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Author Topic: wax moths  (Read 1536 times)

Offline dbee

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wax moths
« on: August 03, 2007, 01:48:38 PM »
Help!! I'm a new bee keeper and the wax moths are all over one of my hives.

Offline bassman1977

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Re: wax moths
« Reply #1 on: August 03, 2007, 02:21:47 PM »
If you have a small hive and too much room in the hive, this can happen as your bees will be too spread out to take care of all the unoccupied space.  If this is the case, remove a box or two (not too much that you crowd the girls) and hopefully that'll take care of it.  Find the infested comb and replace. Personally I would cut out the comb, clean up the frame(s), and replace with new foundation.  But if it's not too bad, I think the bees should be able to repair it.  If you do that, freeze the frame for 24 hours first so that you kill the worms and any other unwanted pest.
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Offline Scadsobees

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Re: wax moths
« Reply #2 on: August 03, 2007, 02:29:12 PM »
1. Condense the hive to the smallest possible area possible.  If a comb isn't covered with bees, take it out, get them to the smallest area possible, maybe 1 box.  The bees need to be able to defend their territory.

2. Any combs that you take out, freeze for at least overnight in the deep freeze to kill the larvae and eggs.

3. Protect that and any other comb you may have, either by moth ice crystals (pdb only) or buy something like BT aizawai spores (Certan, some organic pesticides meant to kill bugs such as cabbage loopers or army worms)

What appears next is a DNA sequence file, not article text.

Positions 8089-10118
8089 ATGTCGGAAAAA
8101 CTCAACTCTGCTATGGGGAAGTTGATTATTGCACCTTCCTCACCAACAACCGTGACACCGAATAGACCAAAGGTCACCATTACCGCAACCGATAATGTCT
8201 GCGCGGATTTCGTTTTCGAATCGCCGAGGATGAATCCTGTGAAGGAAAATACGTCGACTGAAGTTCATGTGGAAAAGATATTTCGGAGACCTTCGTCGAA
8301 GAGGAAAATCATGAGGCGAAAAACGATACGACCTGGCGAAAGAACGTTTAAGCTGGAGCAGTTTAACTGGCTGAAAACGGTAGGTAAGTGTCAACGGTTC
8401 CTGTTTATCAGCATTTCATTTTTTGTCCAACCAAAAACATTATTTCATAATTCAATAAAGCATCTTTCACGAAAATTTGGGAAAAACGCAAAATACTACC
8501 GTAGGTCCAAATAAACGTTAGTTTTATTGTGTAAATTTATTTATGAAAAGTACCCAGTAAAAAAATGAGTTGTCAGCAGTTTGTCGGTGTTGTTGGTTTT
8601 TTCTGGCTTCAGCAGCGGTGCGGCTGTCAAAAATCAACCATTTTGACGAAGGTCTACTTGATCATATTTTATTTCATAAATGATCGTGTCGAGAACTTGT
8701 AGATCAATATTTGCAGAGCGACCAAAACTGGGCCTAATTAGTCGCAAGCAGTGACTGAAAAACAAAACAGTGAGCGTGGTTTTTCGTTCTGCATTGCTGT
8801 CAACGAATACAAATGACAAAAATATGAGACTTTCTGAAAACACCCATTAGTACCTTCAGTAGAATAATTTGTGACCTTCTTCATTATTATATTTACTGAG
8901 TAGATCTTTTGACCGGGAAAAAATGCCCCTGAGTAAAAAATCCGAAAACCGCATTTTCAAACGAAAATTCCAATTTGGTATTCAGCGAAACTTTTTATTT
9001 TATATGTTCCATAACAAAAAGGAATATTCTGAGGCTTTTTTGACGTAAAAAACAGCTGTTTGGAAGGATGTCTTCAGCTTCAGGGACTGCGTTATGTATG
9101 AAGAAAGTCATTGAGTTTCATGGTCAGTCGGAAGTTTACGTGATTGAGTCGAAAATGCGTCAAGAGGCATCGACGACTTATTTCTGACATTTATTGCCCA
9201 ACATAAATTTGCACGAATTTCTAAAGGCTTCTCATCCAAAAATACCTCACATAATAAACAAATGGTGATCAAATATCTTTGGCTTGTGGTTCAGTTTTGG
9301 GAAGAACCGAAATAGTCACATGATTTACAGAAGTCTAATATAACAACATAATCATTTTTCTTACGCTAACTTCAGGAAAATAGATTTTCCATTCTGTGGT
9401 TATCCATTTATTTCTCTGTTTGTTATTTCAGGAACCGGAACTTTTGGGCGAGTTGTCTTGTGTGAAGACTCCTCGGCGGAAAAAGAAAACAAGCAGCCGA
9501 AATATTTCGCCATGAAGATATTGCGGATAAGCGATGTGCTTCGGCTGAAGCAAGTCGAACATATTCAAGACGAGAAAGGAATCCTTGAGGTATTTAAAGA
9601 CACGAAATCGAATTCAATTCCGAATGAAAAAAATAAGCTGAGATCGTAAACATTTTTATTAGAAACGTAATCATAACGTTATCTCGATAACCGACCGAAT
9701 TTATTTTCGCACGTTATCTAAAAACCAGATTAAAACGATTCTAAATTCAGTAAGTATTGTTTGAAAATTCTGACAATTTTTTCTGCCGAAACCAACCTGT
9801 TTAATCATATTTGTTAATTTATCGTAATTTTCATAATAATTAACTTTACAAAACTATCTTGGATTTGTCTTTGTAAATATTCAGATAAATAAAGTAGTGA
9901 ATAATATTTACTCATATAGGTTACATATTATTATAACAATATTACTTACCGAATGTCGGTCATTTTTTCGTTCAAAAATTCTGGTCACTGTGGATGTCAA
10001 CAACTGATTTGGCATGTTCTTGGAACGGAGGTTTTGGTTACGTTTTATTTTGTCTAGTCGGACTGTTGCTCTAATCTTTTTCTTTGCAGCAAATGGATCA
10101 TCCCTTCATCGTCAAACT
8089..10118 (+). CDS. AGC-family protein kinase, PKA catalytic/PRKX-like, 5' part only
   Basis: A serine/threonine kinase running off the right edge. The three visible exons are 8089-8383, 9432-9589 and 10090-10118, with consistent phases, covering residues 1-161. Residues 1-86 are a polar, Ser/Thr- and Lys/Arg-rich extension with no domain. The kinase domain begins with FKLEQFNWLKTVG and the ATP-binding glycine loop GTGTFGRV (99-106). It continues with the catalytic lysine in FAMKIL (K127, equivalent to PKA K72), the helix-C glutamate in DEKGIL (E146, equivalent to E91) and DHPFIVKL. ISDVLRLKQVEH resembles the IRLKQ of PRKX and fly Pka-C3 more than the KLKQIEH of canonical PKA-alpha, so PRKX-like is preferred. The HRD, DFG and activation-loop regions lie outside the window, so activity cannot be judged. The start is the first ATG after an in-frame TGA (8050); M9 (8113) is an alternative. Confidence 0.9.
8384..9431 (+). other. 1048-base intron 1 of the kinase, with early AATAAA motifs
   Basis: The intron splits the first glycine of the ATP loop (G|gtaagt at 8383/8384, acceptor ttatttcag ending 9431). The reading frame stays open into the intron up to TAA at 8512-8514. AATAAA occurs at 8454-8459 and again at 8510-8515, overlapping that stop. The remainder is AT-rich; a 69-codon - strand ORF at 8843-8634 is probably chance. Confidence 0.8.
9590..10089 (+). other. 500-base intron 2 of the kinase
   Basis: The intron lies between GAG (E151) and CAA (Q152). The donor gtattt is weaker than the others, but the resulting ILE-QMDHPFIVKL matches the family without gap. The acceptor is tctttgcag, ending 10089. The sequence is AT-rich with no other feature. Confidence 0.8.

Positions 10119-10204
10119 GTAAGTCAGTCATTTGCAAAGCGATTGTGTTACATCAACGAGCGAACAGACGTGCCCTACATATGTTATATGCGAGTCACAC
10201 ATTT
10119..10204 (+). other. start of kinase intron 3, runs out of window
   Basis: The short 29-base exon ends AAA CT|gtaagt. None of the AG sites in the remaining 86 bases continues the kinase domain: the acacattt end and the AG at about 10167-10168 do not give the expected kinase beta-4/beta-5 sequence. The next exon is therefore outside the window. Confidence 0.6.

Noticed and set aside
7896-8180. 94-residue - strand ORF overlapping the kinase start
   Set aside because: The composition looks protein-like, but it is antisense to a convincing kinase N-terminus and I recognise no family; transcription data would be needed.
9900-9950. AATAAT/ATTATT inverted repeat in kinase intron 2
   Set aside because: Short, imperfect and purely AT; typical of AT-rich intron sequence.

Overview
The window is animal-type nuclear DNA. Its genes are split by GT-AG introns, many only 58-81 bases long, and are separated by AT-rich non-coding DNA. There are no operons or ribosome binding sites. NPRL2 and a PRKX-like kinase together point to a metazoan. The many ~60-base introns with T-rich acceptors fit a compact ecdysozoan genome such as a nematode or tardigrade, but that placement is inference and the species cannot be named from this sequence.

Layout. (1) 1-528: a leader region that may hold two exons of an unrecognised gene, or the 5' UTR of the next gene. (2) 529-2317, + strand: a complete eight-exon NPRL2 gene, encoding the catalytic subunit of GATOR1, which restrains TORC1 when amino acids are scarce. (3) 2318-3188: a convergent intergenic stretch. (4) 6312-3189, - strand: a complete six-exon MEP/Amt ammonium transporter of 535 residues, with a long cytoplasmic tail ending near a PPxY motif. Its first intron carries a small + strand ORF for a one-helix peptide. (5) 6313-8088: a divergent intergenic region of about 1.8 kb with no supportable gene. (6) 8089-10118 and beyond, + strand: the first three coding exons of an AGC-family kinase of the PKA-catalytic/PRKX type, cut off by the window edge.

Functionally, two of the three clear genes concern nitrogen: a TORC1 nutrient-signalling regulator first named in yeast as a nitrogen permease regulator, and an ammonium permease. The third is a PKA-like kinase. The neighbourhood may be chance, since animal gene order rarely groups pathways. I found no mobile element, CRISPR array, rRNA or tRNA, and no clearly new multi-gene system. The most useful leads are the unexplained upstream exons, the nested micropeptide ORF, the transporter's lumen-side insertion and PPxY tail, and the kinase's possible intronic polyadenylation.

4. You could try to create a moth trap, but I don't know nuthin' about that.

5. Make sure that you aren't actually dealing with small hive beetle, the larvae look similar but the SHB will slime up and ruin a hive.

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Offline Robo

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Re: wax moths
« Reply #3 on: August 03, 2007, 02:30:22 PM »
Do a search of the forum for Certan.   I would highly recommend it. You will eliminate any issues with wax moths in the future.  I have some unoccupied brood chambers that I treated in the Spring and they have sat outside all summer with no signs of waxmoths.   I had a couple of mini nucs that I forgot about, and the moths destroyed them.
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Offline dbee

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Re: wax moths
« Reply #4 on: August 03, 2007, 10:35:28 PM »
Thanks for the help,I'll do that job first thing.If some of the frames have honey on them should I freeze them and give it back to them?Thanks again

Offline Michael Bush

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